“Research unequivocally shows that the informal economy is absolutely critical to food security, particularly in lower-income communities,” says Caroline Skinner, urban research director for Women in Informal Employment: Globalizing & Organizing (WIEGO). Street and market vendors reach areas without supermarkets, offer low-cost alternatives to restaurant meals, often extend credit to regular customers, and sell in smaller, more affordable quantities. And even during a pandemic, Skinner says, “they can trade as safely as supermarkets as long as they have water supplies and sanitizer at hand”.
Many national and local governments have in fact classified mobile food vendors, especially those selling fresh produce and other staples, as essential workers. But they still face an array of obstacles, including drastically reduced foot traffic by potential customers; restrictions on travel between rural areas where food is grown and cities where it is sold; and rising prices for their stock due to hoarding by more well-off consumers.
“Governments don’t really understand how the informal economy functions, even in countries where it makes up 80% to 90% of the workforce,” says Oksana Abboud, international coordinator for StreetNet International, a global alliance of membership-based street vendors’ organizations. “So we are encouraging our members to propose practical, bottom-up solutions, like working in shifts at street markets to ensure that everyone gets at least some very basic income, rather than closing them altogether”.
In the early stages of the pandemic, many vendors were quick to take to the streets with masks and hand sanitizer for sale. In some cities, including Portland, Oregon, and Washington, DC, they are being more formally incorporated into public-health efforts to get coronavirus-related information and supplies into underserved communities.
Elsewhere, street vendors are partnering with local taxi and rickshaw drivers to expand their customer bases by home-delivering meals. Some of these pairings are happening organically. In Bangkok’s Old Town in Thailand, vendors got a boost from employees of the Once Again Hostel, who started the online platform Locall.bkk to promote the street vendors they used to recommend to their now-vanished guests.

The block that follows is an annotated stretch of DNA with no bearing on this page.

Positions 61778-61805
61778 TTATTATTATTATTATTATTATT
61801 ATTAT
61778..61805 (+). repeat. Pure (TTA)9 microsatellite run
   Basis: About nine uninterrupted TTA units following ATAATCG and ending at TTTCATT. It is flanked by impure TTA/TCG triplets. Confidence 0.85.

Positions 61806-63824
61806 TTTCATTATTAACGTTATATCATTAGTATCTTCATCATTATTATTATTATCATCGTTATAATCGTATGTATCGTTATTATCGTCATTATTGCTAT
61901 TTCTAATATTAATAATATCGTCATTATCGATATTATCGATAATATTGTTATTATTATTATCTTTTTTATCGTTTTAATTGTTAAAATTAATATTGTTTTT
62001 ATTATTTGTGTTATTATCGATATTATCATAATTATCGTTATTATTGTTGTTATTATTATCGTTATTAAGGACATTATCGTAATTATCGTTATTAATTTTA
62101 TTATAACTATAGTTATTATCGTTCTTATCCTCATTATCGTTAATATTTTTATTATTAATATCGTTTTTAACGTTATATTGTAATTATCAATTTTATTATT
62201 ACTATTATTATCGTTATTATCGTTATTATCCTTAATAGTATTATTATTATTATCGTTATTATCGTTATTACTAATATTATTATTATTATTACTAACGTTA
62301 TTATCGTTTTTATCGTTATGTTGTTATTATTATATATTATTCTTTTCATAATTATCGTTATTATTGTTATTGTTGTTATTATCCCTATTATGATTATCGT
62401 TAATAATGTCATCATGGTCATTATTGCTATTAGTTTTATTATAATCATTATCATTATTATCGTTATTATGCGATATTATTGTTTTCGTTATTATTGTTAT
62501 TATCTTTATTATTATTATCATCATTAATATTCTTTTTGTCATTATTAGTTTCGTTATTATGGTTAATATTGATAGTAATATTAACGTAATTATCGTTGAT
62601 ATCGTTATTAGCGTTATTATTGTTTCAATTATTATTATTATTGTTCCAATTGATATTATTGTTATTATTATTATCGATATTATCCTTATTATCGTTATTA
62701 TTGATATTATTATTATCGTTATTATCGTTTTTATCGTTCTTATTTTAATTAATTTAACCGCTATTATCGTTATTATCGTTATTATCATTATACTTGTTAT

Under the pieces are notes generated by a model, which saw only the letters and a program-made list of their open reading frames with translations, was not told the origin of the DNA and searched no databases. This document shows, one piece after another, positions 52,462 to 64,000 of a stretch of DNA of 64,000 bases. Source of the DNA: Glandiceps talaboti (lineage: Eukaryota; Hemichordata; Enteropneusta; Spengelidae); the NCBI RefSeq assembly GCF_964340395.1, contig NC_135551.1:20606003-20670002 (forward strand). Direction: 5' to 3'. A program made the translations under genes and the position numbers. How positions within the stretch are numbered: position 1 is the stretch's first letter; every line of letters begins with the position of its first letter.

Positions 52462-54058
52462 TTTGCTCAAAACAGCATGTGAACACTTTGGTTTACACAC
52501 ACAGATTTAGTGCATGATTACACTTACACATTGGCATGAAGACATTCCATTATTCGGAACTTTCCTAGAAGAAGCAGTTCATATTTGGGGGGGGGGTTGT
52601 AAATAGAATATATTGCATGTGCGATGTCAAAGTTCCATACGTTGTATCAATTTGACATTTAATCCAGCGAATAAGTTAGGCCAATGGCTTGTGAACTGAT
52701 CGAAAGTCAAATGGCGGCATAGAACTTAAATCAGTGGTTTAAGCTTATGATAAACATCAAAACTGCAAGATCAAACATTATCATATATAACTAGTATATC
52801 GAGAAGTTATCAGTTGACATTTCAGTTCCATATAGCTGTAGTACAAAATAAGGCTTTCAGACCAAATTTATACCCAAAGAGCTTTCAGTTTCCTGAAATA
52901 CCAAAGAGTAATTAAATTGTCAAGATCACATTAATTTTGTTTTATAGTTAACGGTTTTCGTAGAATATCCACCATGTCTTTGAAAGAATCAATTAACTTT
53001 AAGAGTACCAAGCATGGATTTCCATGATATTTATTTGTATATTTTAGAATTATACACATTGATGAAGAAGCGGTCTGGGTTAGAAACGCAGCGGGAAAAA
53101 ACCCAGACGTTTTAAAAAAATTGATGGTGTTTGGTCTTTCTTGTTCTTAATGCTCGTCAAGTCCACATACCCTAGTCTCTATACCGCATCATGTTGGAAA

“These vendors don’t always know how to work with digital platforms, so this has been a good way to introduce them to more people. The volume of orders has doubled every week since we started,” says Peangploy Jitpiyatham, cofounder of Locall.bkk, which coordinates delivery by underemployed motorcycle drivers of cooked dishes, baked goods, beverages, and snacks made by some 60 different vendors. “We do a lot of work with local social enterprises, so this is not just a pop-up,” Jitpiyatham says. “It’s part of the relationship we have with the community, a tool to help everyone work together”.
Despite their creativity, few of these initiatives can fully make up for street vendors’ lost income, so most advocacy groups are pushing governments to provide some kind of emergency cash support during the pandemic, and to make sure relief programmes are inclusive of all workers, now and in the future.
“Amid the darkness of coronavirus, there are some real opportunities to address the fault lines it has amplified so dramatically,” says Skinner of WIEGO, who emphasizes the importance of governments reaching out to grassroots networks of informal workers like street vendors to incorporate them into social-protection systems and tap their expertise.
That’s just what Dr. Sirkeci has been hired to do in İzmir, Turkey, where he is bringing together – virtually, of course – members of different street vendors’ associations in the city to talk about their daily problems and discuss possible solutions.
“Street vendors are always ready to adapt to a new situation,” he says. “It’s not like a big company that needs many months to change. They are ready every time.”
Jennifer Hattam is a freelance journalist based in Istanbul.
Jennifer Johnson is a freelance journalist focused on energy policy and climate justice.